Consent

What is consent?

 

Any sex act which is not fully and completely consensual is, by definition, a crime. So, what is meant by consent?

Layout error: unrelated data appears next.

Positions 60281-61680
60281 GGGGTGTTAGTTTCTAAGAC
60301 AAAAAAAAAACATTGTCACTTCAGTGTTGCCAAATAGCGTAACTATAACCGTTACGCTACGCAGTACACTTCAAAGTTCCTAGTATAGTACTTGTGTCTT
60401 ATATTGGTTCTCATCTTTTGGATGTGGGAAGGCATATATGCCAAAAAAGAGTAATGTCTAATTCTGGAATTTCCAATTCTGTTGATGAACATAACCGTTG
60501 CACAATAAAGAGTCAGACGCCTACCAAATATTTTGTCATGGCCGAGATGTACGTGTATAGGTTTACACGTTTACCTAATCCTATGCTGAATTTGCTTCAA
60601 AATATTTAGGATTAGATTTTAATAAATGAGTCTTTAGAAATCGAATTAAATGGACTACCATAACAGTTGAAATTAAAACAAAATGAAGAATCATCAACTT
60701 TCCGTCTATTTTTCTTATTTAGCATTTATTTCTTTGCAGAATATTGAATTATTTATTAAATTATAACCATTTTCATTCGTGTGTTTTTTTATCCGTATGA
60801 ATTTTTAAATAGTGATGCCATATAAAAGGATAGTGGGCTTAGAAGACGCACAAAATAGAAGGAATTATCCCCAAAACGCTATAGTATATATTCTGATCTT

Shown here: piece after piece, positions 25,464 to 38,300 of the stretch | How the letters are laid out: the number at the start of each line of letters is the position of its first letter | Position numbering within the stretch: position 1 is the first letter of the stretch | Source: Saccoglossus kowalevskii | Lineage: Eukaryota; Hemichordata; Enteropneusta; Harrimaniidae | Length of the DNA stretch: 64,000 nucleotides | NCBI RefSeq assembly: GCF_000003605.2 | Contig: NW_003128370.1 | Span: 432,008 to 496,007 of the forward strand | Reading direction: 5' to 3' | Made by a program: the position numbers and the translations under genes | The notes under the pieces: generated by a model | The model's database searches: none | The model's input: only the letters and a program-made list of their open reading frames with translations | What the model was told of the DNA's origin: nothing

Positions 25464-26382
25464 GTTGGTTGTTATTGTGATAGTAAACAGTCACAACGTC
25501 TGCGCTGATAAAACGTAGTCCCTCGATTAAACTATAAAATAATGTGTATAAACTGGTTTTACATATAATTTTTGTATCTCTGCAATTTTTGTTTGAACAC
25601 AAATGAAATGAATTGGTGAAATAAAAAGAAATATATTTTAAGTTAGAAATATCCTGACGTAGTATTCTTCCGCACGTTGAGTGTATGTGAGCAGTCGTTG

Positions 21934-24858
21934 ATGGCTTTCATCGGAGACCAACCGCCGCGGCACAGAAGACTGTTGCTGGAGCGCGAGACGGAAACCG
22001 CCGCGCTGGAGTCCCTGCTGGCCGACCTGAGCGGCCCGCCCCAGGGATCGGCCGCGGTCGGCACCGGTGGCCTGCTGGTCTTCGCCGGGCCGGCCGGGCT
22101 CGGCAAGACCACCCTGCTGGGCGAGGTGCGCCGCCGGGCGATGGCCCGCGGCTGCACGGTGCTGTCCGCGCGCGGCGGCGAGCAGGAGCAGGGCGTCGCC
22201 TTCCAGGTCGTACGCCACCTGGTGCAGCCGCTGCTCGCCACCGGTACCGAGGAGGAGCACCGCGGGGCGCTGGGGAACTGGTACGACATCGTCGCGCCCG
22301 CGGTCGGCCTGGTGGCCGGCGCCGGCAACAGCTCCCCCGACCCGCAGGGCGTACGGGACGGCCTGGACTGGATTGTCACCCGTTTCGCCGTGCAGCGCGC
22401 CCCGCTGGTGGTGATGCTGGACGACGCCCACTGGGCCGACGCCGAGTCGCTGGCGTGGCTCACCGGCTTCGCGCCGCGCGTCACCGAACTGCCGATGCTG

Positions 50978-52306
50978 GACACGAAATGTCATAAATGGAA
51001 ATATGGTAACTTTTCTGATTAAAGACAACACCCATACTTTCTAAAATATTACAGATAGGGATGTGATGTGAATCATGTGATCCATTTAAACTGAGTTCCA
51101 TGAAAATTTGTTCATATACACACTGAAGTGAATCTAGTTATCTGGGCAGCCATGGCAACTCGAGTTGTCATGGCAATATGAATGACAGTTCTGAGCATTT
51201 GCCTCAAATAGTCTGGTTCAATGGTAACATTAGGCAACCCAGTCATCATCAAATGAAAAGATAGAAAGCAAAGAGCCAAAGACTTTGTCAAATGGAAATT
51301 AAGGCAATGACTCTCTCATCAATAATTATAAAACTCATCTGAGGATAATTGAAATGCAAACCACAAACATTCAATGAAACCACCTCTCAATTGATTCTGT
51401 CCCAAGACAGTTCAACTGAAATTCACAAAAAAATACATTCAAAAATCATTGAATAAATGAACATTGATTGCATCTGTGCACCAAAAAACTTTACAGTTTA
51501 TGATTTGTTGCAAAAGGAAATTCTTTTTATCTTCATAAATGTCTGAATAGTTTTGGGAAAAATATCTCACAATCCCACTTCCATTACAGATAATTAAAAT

Consent exists only when both parties in any sexual activity are 17 years of age or older and agree freely to participate in that activity. Consent is mutual, equal, respectful, and freely given agreement to participate. Consent does not exist when there is the presence of threat or consequence. By law, it is impossible for the following to give consent: individuals who are under the influence of alcohol or other controlled substances; who are physically helpless (including sleeping); who are under the age of 17; who are mentally incapacitated; and/or who are mentally disabled. Signs of lack of consent vary. Victims of unwanted sexual activity frequently attempt to leave, that is to flee. Sometimes victims of such activity tend to physically resist, that is to fight. Sometimes, victims become so frightened they tend to become paralyzed, that is to freeze. Each of these responses is, by definition, an indication of lack of consent. Submission never indicates consent. Unequivocal verbal agreement is the most definitive expression of consent. Tentative vocal and or non-verbal “signals” do not indicate consent; they leave room for misunderstanding and miscommunication. Consent may be withdrawn at any time during any sexual activity. Agreement to engage in some forms of sexual activity does not automatically indicate agreement to engage in other forms of sexual activity. Any sex act that occurs after the withdrawal of consent is sexual assault.